We know the story behind #NarasimhaJayanti. To summarise:
a. Hiranyakashipu, wants to avenge the killing of his brother Hiranyaksha by Lord Vishnu.
b. Does a long penance and gets a lot of boons from various Gods, the most important being from Brahma.
c. Predictably, Hiranyakashipu (HK) asks for immortality, but Brahma refuses. So, HK asks for the same thing (he thinks), but in a convoluted manner.
d. What is that? HK asks that he not be killed by ANY living entities created by Brahma (who created practically everything)
CR Acharya made it his life's mission to collect, catalogue and capture for posterity the rare and quickly disappearing dance compositions practised by the Devadasis in Andhra. #Simhanandini
His travels in remote villages in West Godavari brought him in contact with the Simhanandini and other dance forms that were distinct to temple traditions. He adopted and adapted them to the Kuchipudi form.
After Andal, if anyone expressed as much love for Krishna in Tamil literature, it was Bharati! While his songs on Krishna are well known, his translation of the Bhagavad Gita is quite helpful, especially for beginners. #HBDBharathi
Several Bharati songs have found their way to movies, a lot of them in K Balachander movies. One of my favorites is Theertha Karaiyinile.
Bharati's muse Kannamma (Perhaps a female form of Kannan/Krishna) promised to meet him in the garden of Shenbaga flowers (Magnolia Champaca).
So, after plenty of recommendations, I finally got around to starting with the @HBO series #Chernobyl over the weekend, and watched the 3rd episode last night.
Before I go and elaborate, a shout-out to the creators @clmazin et al, for this scene.
@HBO@clmazin Let's look at the painting on the back wall, and its placement at this point in the episode.
What is this painting? What is its significance? #Thread
@HBO@clmazin Even while engrossed in the looming sense of doom, this painting stands out. I knew I had seen it somewhere during my time in Russia.
The painting is called Иван Грозный и сын его Иван 16 ноября 1581 года -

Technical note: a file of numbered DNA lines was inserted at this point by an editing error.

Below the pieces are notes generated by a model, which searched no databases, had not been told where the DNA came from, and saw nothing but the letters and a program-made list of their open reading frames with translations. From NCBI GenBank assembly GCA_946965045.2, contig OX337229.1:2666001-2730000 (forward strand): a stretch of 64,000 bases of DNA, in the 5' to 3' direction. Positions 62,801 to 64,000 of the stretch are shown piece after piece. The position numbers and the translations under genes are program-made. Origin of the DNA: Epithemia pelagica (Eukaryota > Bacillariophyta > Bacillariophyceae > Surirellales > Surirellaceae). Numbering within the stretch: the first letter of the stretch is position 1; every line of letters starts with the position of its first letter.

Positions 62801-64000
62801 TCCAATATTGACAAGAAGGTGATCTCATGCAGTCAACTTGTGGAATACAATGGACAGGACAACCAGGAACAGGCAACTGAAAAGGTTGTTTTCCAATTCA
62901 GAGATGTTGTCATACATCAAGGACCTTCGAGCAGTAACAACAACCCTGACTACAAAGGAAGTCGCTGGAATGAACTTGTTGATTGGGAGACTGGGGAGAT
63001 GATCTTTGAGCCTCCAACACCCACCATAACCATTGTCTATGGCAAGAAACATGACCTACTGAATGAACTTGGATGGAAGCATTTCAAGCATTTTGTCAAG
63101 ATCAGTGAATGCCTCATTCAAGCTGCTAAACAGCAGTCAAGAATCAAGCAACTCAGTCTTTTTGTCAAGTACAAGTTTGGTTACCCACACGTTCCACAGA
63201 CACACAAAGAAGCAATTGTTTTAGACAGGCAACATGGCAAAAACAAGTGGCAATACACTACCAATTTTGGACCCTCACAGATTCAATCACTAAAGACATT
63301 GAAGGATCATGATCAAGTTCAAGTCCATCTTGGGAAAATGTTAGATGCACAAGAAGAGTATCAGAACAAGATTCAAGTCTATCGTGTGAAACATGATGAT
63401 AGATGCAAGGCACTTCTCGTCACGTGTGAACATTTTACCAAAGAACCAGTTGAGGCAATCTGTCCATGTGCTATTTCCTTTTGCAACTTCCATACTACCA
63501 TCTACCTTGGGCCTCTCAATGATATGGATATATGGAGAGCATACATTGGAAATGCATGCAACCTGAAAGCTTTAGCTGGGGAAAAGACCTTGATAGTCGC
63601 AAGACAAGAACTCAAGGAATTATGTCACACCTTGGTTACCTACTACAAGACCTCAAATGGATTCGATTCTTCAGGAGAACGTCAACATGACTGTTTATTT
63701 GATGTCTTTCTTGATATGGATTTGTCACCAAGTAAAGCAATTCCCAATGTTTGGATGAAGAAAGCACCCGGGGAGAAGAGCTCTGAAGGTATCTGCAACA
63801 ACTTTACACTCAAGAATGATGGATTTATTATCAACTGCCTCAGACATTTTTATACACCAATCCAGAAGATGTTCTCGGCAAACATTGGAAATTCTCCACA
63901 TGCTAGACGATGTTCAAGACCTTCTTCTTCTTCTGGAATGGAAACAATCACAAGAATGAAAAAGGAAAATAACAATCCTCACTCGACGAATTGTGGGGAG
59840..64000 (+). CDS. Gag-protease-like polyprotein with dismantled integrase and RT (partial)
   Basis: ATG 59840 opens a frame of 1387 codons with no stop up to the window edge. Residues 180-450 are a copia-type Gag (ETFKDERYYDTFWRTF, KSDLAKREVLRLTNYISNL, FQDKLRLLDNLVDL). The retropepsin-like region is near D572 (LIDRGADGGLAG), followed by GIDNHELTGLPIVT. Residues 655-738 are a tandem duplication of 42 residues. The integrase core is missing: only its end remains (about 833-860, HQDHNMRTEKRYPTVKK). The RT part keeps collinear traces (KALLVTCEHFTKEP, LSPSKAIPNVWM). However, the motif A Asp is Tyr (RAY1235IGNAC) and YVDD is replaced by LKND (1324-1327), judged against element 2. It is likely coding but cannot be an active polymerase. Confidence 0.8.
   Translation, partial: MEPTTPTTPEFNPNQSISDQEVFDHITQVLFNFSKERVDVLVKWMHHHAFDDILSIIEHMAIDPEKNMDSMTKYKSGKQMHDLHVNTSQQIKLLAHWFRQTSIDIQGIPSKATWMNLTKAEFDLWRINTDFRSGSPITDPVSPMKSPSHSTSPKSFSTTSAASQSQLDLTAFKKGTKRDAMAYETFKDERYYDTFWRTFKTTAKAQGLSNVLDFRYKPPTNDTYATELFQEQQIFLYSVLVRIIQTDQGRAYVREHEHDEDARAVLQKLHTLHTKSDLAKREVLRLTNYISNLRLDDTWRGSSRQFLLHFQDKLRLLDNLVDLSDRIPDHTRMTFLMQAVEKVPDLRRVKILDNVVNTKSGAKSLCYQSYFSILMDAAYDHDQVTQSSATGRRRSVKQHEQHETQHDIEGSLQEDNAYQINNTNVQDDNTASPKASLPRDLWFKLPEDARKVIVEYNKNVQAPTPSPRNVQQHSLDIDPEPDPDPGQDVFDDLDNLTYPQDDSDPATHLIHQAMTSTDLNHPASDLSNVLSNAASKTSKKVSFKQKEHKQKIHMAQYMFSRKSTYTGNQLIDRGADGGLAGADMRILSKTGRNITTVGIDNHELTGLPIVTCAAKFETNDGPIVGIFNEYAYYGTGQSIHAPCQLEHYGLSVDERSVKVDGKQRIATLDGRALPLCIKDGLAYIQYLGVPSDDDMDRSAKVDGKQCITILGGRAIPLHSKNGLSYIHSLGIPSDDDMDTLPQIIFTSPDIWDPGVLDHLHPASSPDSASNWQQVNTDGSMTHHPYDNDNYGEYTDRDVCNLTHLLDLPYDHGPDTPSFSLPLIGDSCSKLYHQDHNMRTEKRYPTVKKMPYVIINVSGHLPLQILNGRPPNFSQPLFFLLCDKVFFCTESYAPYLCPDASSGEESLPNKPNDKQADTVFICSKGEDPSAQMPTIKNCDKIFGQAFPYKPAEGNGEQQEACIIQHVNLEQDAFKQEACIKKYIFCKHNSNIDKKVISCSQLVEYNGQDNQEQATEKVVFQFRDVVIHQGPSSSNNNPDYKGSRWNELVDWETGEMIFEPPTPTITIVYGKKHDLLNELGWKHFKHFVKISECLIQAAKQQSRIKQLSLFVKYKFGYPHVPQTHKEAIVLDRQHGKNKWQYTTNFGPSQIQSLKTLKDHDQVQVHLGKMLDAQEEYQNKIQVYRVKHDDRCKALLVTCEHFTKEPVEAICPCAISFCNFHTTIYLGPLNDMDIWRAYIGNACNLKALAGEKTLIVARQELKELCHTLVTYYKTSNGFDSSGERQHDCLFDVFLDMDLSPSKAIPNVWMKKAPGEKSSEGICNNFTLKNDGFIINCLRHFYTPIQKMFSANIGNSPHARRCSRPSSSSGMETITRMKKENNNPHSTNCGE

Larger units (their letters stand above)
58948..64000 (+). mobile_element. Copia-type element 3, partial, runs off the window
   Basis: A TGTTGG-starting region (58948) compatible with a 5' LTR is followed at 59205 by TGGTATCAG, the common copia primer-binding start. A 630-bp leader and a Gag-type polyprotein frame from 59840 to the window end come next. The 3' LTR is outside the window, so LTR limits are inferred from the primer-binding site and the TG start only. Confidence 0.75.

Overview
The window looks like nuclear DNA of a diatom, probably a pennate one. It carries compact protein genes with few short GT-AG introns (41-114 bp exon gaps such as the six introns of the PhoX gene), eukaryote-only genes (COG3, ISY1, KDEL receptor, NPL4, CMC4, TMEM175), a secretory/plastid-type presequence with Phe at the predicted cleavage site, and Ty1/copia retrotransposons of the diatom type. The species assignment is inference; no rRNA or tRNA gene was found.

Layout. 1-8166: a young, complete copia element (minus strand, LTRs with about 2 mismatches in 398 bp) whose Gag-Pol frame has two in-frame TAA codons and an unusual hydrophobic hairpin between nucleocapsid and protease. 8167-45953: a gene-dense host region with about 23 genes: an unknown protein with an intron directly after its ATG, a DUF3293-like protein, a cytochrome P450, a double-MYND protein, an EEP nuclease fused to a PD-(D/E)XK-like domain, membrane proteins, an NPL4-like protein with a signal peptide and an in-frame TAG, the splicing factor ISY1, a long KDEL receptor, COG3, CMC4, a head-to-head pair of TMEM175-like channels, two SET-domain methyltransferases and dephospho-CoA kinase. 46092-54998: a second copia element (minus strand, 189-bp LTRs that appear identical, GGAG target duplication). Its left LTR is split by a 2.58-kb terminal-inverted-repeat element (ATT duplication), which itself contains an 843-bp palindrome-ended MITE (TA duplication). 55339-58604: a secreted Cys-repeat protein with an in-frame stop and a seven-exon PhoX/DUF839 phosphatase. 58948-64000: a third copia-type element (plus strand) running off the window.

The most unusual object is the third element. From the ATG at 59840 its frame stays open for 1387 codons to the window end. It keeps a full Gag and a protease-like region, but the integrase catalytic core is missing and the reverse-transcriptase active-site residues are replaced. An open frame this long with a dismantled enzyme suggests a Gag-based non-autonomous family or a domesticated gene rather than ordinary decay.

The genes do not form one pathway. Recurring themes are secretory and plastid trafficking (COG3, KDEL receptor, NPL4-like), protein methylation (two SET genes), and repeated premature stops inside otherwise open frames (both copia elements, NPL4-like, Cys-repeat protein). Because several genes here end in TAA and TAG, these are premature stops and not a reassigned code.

Ivan the Terrible and His Son Ivan on November 16, 1581
On Deepawali mornings, I'm reminded of the scene from the movie Aaha. That thatha going... "Andha 10000-wala va koluthi podu". #HappyDeepawali
Not too different from the rhythmic cracking of the 10000 wala, is the memory of Valayapatti setting the mood with his Thavil, as Namagiripettai Krishnan started with Gnana Vinaayakane, the sound I woke up to on Deepavali mornings.
Unlike other early mornings, this one wouldn't need prodding from the elders to wake you up. "No, Sir! Not today!". On Deepavali, Thavil and Nadhaswaram were enough to get you out of bed and good to go! So, off you went! Pattaasu awaits!
It’s that time of the year again! The 9 days of festivities, Navaratri is here! Celebrated in various parts of the country in various ways, the festival is special for several reasons. #Navratri#Navaratri2019#Thread
From the familiar golu in TN to Navaratri fasting concluding with the grand celebrations of Dasami or Dusshera depending on which part of India you're in, the festival is filled with lore, legend and backstories found in Itihasas and Puranas. #Navratri#Navaratri2019
Some of you may remember that last year during the 9 days of #Navratri, we spoke about 9 kritis of the Navavaranas dedicated to goddess Kamalaamba,composed by Muthuswami Dikshithar. Here’s the thread if you’d like to jog through it.
What is it that the so-called RW in India is often accused of? "A false sense of pride in India's past"? I have a feeling this meme fits that description with a slight modification.
Tamil Nadu has plenty to be proud of. In the present, it leads the country in terms of several important HDI indices, employment creation etc. etc. Historically, the architecture of its temples, schools of philosophy, cultural connect with SE Asia and so on.
As it is Navaratri season, (and since December is coming), thought I'd talk about something from the world of Carnatic music. Dikshithar's Kamalamba Navavarnas.
Before we start with the Navavarnas, themselves, a bit of background on Kamalamba/Kamalambigai, the Goddess of the Thyagaraja Temple at Thiruvaroor. Interestingly, there is a separate shrine for the wife of Thyagesa, Nilotpalamba.
But it's to Kamalamba that Dikshithar dedicated his Navavarnas. Perhaps he was inspired by the unique seated portrayal of the idol, with her legs crossed, probably the only such portrayal anywhere in India